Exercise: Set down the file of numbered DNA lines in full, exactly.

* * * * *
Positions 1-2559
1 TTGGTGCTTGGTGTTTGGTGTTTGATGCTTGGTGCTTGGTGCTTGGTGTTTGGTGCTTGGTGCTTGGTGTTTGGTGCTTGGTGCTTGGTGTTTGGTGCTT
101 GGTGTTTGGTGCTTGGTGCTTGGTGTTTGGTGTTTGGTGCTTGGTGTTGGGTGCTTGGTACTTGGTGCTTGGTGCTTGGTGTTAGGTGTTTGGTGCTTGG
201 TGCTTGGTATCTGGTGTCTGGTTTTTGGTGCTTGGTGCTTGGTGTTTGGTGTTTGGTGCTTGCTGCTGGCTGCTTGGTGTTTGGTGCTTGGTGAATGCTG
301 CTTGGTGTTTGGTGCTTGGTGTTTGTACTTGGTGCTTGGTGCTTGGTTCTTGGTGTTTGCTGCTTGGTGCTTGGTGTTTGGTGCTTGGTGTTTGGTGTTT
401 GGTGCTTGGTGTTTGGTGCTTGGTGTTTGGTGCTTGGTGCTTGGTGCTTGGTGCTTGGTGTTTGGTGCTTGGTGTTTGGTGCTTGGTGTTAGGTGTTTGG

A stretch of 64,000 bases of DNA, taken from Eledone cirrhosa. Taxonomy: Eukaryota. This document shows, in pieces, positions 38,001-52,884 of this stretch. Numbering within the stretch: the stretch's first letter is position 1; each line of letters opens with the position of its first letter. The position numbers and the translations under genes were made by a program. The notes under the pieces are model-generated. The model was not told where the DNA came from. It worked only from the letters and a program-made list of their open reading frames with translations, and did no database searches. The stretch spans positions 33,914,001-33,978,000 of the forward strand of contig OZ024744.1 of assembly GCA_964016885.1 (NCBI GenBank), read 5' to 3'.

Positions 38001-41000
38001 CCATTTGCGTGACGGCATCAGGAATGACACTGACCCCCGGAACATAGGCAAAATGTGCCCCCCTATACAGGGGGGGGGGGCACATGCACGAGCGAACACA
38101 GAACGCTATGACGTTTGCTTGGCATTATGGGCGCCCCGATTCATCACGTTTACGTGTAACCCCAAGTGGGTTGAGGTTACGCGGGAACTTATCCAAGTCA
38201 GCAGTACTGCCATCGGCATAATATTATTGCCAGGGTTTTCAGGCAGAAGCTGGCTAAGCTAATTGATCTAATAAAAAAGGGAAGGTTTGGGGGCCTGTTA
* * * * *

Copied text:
Positions 1-2559
1 TTGGTGCTTGGTGTTTGGTGTTTGATGCTTGGTGCTTGGTGCTTGGTGTTTGGTGCTTGGTGCTTGGTGTTTGGTGCTTGGTGCTTGGTGTTTGGTGCTT
101 GGTGTTTGGTGCTTGGTGCTTGGTGTTTGGTGTTTGGTGCTTGGTGTTGGGTGCTTGGTACTTGGTGCTTGGTGCTTGGTGTTAGGTGTTTGGTGCTTGG
201 TGCTTGGTATCTGGTGTCTGGTTTTTGGTGCTTGGTGCTTGGTGTTTGGTGTTTGGTGCTTGCTGCTGGCTGCTTGGTGTTTGGTGCTTGGTGAATGCTG
301 CTTGGTGTTTGGTGCTTGGTGTTTGTACTTGGTGCTTGGTGCTTGGTTCTTGGTGTTTGCTGCTTGGTGCTTGGTGTTTGGTGCTTGGTGTTTGGTGTTT
401 GGTGCTTGGTGTTTGGTGCTTGGTGTTTGGTGCTTGGTGCTTGGTGCTTGGTGCTTGGTGTTTGGTGCTTGGTGTTTGGTGCTTGGTGTTAGGTGTTTGG

A stretch of 64,000 bases of DNA, taken from Eledone cirrhosa. Taxonomy: Eukaryota. This document shows, in pieces, positions 38,001-52,884 of this stretch. Numbering within the stretch: the stretch's first letter is position 1; each line of letters opens with the position of its first letter. The position numbers and the translations under genes were made by a program. The notes under the pieces are model-generated. The model was not told where the DNA came from. It worked only from the letters and a program-made list of their open reading frames with translations, and did no database searches. The stretch spans positions 33,914,001-33,978,000 of the forward strand of contig OZ024744.1 of assembly GCA_964016885.1 (NCBI GenBank), read 5' to 3'.

Positions 38001-41000
38001 CCATTTGCGTGACGGCATCAGGAATGACACTGACCCCCGGAACATAGGCAAAATGTGCCCCCCTATACAGGGGGGGGGGGCACATGCACGAGCGAACACA
38101 GAACGCTATGACGTTTGCTTGGCATTATGGGCGCCCCGATTCATCACGTTTACGTGTAACCCCAAGTGGGTTGAGGTTACGCGGGAACTTATCCAAGTCA
38201 GCAGTACTGCCATCGGCATAATATTATTGCCAGGGTTTTCAGGCAGAAGCTGGCTAAGCTAATTGATCTAATAAAAAAGGGAAGGTTTGGGGGCCTGTTA